The legal construct where a South African entity is engaged by foreign suppliers to facilitate supplies into South Africa, but also into other African jurisdictions, are now very familiar. The intermediary or agent increasingly has the relationship with the end customer and is often responsible for facilitating the supply, issuing the invoices, collecting payments; and has sight of the detail behind the supply. The intermediary or agent is therefore ideally positioned to collect and pay over any value-added tax (VAT) due to the South Africa Revenue Service (SARS).
For this reason, there has historically been special dispensation rulings to VAT vendors effectively acting as intermediaries or agents, allowing them to account for VAT as principal, regardless of the registration status of the person on whose behalf the intermediary or agent acts. In addition, this allows for the intermediary or agent to claim VAT on the expenses attributable to these taxable supplies.
These rulings have been withdrawn with effect from 31 December 2021. The concessions are therefore no longer valid and have not been enacted, which means that the intermediaries or agents will no longer fulfil this function and it is up to the principal supplier(s) to account for the VAT, of which there may be several different suppliers compared to the one agent previously.
The VAT Act has provisions which allow the agent to account for the VAT in respect of supplies made by the principal e.g, auctioneers, pooling arrangements, and agents importing on behalf of a foreign principal. These provisions are, however, very specific and can only be employed in limited circumstances.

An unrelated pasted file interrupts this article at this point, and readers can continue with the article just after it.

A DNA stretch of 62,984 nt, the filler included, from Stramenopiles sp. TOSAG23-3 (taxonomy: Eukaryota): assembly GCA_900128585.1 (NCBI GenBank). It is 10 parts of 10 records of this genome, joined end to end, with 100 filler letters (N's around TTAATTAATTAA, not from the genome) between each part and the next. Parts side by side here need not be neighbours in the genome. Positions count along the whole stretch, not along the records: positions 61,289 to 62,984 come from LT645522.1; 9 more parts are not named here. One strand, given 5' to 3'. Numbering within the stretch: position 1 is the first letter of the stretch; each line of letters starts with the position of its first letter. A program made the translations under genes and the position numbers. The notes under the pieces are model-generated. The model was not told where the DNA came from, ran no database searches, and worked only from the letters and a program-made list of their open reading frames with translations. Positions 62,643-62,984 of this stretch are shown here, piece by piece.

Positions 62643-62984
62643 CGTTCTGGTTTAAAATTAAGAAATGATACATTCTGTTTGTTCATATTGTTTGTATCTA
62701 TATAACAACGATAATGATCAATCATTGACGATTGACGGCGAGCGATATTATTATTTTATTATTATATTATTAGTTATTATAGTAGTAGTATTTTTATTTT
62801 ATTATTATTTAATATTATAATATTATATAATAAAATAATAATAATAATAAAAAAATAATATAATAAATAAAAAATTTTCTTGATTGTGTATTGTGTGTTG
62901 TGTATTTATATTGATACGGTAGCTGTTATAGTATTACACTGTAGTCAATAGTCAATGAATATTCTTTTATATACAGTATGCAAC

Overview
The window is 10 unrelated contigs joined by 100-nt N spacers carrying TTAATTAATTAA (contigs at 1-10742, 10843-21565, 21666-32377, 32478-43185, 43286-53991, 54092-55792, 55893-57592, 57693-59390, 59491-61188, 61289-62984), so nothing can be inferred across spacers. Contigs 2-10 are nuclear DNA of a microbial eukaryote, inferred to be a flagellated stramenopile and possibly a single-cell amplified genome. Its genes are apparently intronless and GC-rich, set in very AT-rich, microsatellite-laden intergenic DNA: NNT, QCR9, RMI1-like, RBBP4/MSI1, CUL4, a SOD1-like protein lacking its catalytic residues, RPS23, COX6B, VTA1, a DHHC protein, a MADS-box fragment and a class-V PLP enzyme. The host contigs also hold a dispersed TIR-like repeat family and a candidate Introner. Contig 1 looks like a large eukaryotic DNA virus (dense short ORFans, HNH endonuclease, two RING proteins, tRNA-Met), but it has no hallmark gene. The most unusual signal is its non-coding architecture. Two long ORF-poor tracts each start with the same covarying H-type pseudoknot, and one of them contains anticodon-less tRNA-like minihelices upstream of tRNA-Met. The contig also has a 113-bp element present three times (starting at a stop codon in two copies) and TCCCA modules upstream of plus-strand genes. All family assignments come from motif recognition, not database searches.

Although section 54(2B) of the VAT Act provides for “intermediaries” to be deemed the principal supplier of electronic services in specific circumstances, this section has limited application. This creates difficulties for intermediaries or agents required to be registered for VAT and to issue tax invoices on behalf of multiple principals, some of whom are registered, some not, and some required to be registered. This requires very sophisticated and expensive system capabilities in order to isolate transactions and account for the VAT accurately. This also creates significant room for error where only some transactions are accounted for, while others need to be excluded.
To this end, several proposals were made requesting that the ambit of the VAT Act be widened, allowing the intermediary or agent to account for transactions on behalf of the foreign principal. Where the intermediary or agent facilitates a supply, issues the invoice and collects the payment for supplies made by its principal, that intermediary or agent should be deemed to make this supply as well as be held liable for, and entitled to, the output and input tax in relation to this supply:
An amendment to this effect, will limit the risk should the foreign principal not account for the correct amount of VAT in respect of supplies effectively facilitated by the local intermediary or agent. It also addresses the risk that any imported services VAT is not accounted for accurately. Any provisions in this regard should be subject to the parties electing to utilise this concession. It should also be based on a requirement that the principal and intermediary or agent enter into a written agreement whereby the foreign principal undertakes not to account for transactions dealt with by such intermediary/agent.
A number of uncertainties in the interpretation of the electronic services legislation, specifically with regards to intermediaries, can also be addressed should the above amendment be considered. Addressing the above would provide clarity to foreign principal suppliers and their intermediaries or agents, which in turn is likely to enhance voluntary compliance.